My dental appointment was surprising for several reasons. In the USA, I would use my dental insurance to visit twice a year to have my teeth cleaned and get the obligatory yearly X-rays. We have friends here in France who work in the dental industry, so we had a good recommendation for a local dentist. First of all, my dentist in California always had high praises for my dental hygiene and said that he didn’t have much to do, but he or the hygienist would still spend a lot of time measuring my gums and cleaning any coffee or tea stains, with the grand finale of polishing them. 

This dentist is also Romanian and speaks both French and English. While his assistant was starting the radiology machine in the other room, the dentist said he would check my teeth. He was shocked by how clean they were and said he expected much more work. In that case, he told me I didn’t need any X-rays! He gave a few light scrapes of my teeth and that was that. We spent the rest of the time chatting. When I asked him if he ever cleans teeth and he replied that if I have a special event, I can come in and he can “polish them up”. He said I could visit again in a year or a year and a half. I’m not upset that dentistry is not the same hypervigilent approach as in the USA, since I take especially good care of my teeth, but I was certainly surprised.

I also said in my previous post that it’s very difficult to find dental floss in France but I’m correcting it to say that it’s readily available at the supermarket but that flossing is generally not recommended in France. Our daughter’s orthodontist said it’s not good to floss because it’s “too aggressive” and that it’s preferable to use a special little brush. (In the USA, we’re taught the proper way of flossing which shouldn’t be aggressive.) Olivier disagreed with her and she just replied that it’s cultural. To each their own, right? 

To summarize the personable doctor/patient relationships, I now wonder if it is because the majority of the doctors I met with have not been French. Our general practitioner is French and “business only” but the others are Eastern European and very warm and talkative. Food for thought! Either way, I appreciate their approaches for different reasons. 

Swimsuits

I have a few different things to say about this subject! 

First of all, you may or may not know that if you go to a public pool in France, you will be required to wear a swimsuit that can’t pass as anything other than a swimsuit. In other words, it had better be small and tight – that goes for men and women. The reasoning is that you could have been wearing it around town and it could be dirty. Having lived in Australia and then the USA for many years, my husband is accustomed to wearing board shorts. He had to buy tight black swim shorts at the local public pool. I naively thought I could waltz into that pool with my apple green sporty swimsuit from Athleta (pictured below). I mean really, some fairly form-fitting shorts with a halter top – a set that I wouldn’t be caught dead wearing around town. So cute, and I’ve worn that style for years. Would that pass? Nope.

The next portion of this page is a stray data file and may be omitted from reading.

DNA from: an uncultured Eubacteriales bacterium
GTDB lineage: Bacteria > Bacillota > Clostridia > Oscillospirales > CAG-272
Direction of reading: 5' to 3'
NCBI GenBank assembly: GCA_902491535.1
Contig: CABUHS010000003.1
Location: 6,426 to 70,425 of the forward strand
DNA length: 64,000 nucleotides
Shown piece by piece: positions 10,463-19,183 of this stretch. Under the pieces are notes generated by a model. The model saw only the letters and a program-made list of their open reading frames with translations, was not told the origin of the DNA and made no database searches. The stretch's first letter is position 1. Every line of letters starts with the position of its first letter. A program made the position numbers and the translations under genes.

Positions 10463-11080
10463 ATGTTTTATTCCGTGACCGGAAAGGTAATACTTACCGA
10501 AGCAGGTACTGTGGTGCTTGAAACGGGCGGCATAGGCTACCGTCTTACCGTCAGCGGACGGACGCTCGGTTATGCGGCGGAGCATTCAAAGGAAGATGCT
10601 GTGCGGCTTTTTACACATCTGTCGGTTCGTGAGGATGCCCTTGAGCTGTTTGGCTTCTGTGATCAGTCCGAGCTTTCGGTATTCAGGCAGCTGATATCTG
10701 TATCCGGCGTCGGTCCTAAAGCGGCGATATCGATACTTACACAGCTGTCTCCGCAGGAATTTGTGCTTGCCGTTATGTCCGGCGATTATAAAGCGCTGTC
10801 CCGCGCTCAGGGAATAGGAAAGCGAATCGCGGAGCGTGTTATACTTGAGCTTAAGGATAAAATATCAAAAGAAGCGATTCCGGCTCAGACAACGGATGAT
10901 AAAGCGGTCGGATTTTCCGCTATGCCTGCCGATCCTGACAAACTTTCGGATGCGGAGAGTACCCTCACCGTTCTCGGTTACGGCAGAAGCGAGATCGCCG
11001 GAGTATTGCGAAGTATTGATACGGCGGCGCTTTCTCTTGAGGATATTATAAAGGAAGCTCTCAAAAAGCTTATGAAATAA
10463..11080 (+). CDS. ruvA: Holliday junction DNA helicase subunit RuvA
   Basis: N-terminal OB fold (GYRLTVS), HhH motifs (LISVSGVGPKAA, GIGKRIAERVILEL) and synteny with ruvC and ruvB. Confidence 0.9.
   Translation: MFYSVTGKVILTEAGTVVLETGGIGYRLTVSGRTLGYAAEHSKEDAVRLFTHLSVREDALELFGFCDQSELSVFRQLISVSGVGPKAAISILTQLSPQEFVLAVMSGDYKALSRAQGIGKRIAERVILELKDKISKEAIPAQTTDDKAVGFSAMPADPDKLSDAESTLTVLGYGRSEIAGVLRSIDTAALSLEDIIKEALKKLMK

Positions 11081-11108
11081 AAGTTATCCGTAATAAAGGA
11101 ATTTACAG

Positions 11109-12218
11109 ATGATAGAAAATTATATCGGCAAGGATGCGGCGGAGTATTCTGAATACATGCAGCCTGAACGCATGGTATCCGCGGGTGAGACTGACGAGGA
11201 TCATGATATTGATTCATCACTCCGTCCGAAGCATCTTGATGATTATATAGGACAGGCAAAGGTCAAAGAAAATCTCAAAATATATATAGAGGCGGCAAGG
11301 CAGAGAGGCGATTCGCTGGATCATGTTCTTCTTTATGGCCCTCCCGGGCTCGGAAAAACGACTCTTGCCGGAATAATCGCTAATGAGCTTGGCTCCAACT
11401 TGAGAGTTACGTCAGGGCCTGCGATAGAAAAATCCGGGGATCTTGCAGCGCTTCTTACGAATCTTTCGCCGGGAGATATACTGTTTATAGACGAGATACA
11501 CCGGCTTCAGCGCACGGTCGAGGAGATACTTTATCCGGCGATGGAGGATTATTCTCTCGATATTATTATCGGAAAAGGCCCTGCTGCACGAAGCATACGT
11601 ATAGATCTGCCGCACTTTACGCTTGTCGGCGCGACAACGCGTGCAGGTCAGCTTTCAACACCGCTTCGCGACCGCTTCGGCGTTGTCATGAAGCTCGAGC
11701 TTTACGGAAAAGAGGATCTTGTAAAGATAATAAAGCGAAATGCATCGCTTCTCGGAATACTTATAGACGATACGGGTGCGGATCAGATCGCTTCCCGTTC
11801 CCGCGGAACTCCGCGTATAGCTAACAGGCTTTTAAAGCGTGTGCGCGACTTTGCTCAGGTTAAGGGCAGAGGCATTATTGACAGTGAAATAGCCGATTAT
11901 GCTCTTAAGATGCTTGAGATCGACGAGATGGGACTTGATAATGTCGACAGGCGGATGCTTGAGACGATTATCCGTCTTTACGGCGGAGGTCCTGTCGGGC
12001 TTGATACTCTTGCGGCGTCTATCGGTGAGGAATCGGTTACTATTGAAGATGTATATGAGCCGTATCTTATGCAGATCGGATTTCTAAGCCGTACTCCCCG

So here’s what happened: A couple of years ago, we went to the public pool at Olivier’s home village, which is fantastic. I was standing by myself when a staff member approached me and informed me that I wasn’t permitted to enter the pool with my swimsuit! I called Olivier over because I panicked and we explained that I’m from California and it’s the style there – it’s true, but excuses, excuses. No, it has to look like a traditional bikini or one-piece swimsuit. So, I didn’t go into the pool that day and later purchased a bikini I didn’t love. I’ll find something better.

And, where will I find that better swimsuit? It took me by surprise. A lingerie shop. You can also find swimsuits at some chain stores and sports stores, like Decathlon or Intersport, but honestly, it’s also very common to purchase a swimsuit at a lingerie shop, such as Etam, Rouge Gorge, Darjeeling, etc. 

My Accent

I was always told that I don’t have a strong American accent but living here, I can say that people know I don’t speak with a native French accent. Generally, people will smile and be curious but the cutest situation was when I went to pick up Olivier’s X-rays for his fractured knee. As I was turning to leave, the young secretary smiled and sheepishly said, “J’adore votre accent!” – I love your accent. I never wanted to have an accent but in this case, I’m starting to adore my accent, too.